Re: Cellular Phone Spam

On Mon, 13 Jun 2005, was written:

Case in point, last night before bed my phone beeps, I have an > SMS waiting. This is odd in itself since I rarely get an SMS unless > I'm at a trade show or other event where people are trying to catch up > with me. I check the message, and low and behold ... it's spam, and > not even well targeted spam since it's a message offering me a > back-to-school loan. What made this one especially annoying is that > SMS messages aren't free for the most part, I buy 'em in blocks and > this SMS spam just directly cost me up to a dime! Sure a dime is chump > change, but I'm a chump who doesn't like being advertised to at my own > expense.

Call your cell phone provider, tell them the date/time/contents of the spam, and demand that your account be credited.

If it's Verizon, they may already have done this for you.

If they won't credit you, tell them that you want to close your cell phone account immediately. You'll get sent over to account retention, and when they hear that it's over a $.10 charge for SMS spam they'll credit you. Trust me.

I don't know what happens now that Cingular owns it, but the old AT&T Wireless didn't charge for incoming SMS. Nor, for that matter, does Dobson Cellular One (which is who took over my AT&T Wireless account in Alaska). IIRC, Sprint doesn't charge for incoming SMS either.

To compound my frustration, this morning before venturing out into the > unbelievably crazy morning rush hour here in Seattle, (5 miles in 30 > minutes, but that's another story entirely) I check my newly created > Hotmail account that I plan to use for IM'ing at my new job. Guess > what, more spam. Already I'm a marketing target and the email address > is not even 12 hours old.

I had that happen to me. I opened the Hotmail account, never sent anything on it or announced the email address, yet within a few hours it was getting p*rn spam.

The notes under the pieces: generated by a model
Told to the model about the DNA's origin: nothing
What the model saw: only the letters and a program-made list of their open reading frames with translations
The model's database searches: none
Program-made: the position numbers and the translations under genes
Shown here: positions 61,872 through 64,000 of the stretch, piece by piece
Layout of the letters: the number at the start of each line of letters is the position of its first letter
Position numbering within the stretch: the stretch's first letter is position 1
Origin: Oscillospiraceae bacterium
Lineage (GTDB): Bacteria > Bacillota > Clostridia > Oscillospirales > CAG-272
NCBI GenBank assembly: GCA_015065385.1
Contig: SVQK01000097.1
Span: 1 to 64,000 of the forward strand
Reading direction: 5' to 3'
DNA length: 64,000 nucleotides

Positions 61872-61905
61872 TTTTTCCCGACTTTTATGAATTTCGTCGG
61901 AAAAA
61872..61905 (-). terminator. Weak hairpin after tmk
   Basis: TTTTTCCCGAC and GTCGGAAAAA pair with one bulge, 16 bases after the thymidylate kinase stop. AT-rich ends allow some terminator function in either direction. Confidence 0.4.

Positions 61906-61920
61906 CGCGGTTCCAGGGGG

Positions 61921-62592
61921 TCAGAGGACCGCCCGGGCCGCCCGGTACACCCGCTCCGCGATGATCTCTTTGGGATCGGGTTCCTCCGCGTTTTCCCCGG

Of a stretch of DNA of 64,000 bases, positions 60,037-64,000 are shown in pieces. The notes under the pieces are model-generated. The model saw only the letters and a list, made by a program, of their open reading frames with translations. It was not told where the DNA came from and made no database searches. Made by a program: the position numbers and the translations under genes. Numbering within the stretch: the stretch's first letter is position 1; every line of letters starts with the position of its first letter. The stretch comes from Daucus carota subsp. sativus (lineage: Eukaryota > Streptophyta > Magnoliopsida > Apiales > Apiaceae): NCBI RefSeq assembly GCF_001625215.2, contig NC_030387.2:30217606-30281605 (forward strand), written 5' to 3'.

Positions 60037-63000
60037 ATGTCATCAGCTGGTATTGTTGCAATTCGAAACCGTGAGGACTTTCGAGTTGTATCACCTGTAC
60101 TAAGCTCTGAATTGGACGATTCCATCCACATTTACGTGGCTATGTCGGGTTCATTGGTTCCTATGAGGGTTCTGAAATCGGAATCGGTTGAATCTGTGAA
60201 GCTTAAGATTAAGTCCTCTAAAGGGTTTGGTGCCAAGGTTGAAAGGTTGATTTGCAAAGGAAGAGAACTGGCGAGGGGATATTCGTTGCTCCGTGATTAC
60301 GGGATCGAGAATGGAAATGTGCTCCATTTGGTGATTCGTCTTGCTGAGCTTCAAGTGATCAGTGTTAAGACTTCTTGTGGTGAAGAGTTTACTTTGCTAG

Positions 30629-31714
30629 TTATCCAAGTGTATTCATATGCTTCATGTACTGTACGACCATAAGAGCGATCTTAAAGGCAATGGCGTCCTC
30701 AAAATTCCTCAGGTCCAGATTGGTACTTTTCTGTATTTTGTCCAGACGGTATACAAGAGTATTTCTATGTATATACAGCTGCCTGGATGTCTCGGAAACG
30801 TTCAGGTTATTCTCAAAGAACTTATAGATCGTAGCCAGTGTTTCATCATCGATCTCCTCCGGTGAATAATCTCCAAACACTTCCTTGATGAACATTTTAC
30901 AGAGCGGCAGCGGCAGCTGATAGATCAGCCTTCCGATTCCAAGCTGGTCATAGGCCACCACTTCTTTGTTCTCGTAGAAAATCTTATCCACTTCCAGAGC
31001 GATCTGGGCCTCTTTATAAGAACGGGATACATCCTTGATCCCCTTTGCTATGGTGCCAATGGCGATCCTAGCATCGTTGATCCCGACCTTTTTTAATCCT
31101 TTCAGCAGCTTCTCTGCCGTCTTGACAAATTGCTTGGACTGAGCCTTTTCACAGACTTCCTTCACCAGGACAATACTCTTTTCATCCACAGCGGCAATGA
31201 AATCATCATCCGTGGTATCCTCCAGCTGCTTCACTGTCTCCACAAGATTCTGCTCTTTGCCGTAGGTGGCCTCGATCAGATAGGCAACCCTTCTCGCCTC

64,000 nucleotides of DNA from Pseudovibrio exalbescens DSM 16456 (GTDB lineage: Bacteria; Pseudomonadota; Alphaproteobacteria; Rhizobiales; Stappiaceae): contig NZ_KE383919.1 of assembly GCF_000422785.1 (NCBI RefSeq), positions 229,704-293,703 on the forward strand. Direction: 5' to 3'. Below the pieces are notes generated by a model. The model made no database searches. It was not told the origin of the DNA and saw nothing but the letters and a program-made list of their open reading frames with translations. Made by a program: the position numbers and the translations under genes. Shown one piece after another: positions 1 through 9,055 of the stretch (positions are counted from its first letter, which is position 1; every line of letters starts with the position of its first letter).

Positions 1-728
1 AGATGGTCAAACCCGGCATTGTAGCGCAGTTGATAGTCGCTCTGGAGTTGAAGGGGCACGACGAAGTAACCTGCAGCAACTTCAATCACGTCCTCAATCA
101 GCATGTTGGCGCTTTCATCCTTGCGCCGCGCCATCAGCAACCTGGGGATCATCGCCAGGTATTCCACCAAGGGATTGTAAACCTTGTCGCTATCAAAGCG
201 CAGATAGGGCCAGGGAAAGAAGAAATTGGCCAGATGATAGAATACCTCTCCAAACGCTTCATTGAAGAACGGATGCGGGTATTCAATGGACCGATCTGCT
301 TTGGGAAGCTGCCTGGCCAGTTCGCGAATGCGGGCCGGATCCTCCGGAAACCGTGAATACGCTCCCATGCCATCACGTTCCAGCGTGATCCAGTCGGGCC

I immediately closed it, and told them the reason why. There's some hole through which spammers are able to collect Hotmail addresses.

-- Mark --

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does not emerge from voting, party politics, or public debate. Si vis pacem, para bellum.

[TELECOM Digest Editor's Note: The very same thing happened to me when I opened an AOL account a few years ago. 'The hole through which spammers collect new addresses' is usually some technical employee (at the email system in question) has cut a deal with some spammer to provide them with new account names.

I complained about that very same situation regards AOL, a couple people here on the telecom mailing list (or maybe they were from the c.d.t. side of things, I do not remember) immediatly poo-poo'ed me and said "not so, the spammer was using a dictionary attack method". I guess by coincidence in his forced searching, he had gotten up to the letter /T/ as in 'Townson' about the time I signed up. It only took ten minutes after I was installed on AOL for the first of the p*rn spams to arrive. All a mere coincidence I was told. And what do you know ... 'mere coincidence using a dictionary attack' struck again, in your case at Hotmail within a few hours.

Now do you see why I say those of us who complain vigorously about spam and make suggestions on ways to end it are treated like imbiciles, or perhaps mentally-challenged kindergarteners. We are not supposed to be able to add two plus two and get the right answer. And given the preponderance of evidence on the net (spammers/virus writers running rampant, a supervising authority [ICANN] as corrupt as can be, and many sysadmins who are frankly, too smart for their own good), why should we think any differently? PAT]

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Mark Crispin
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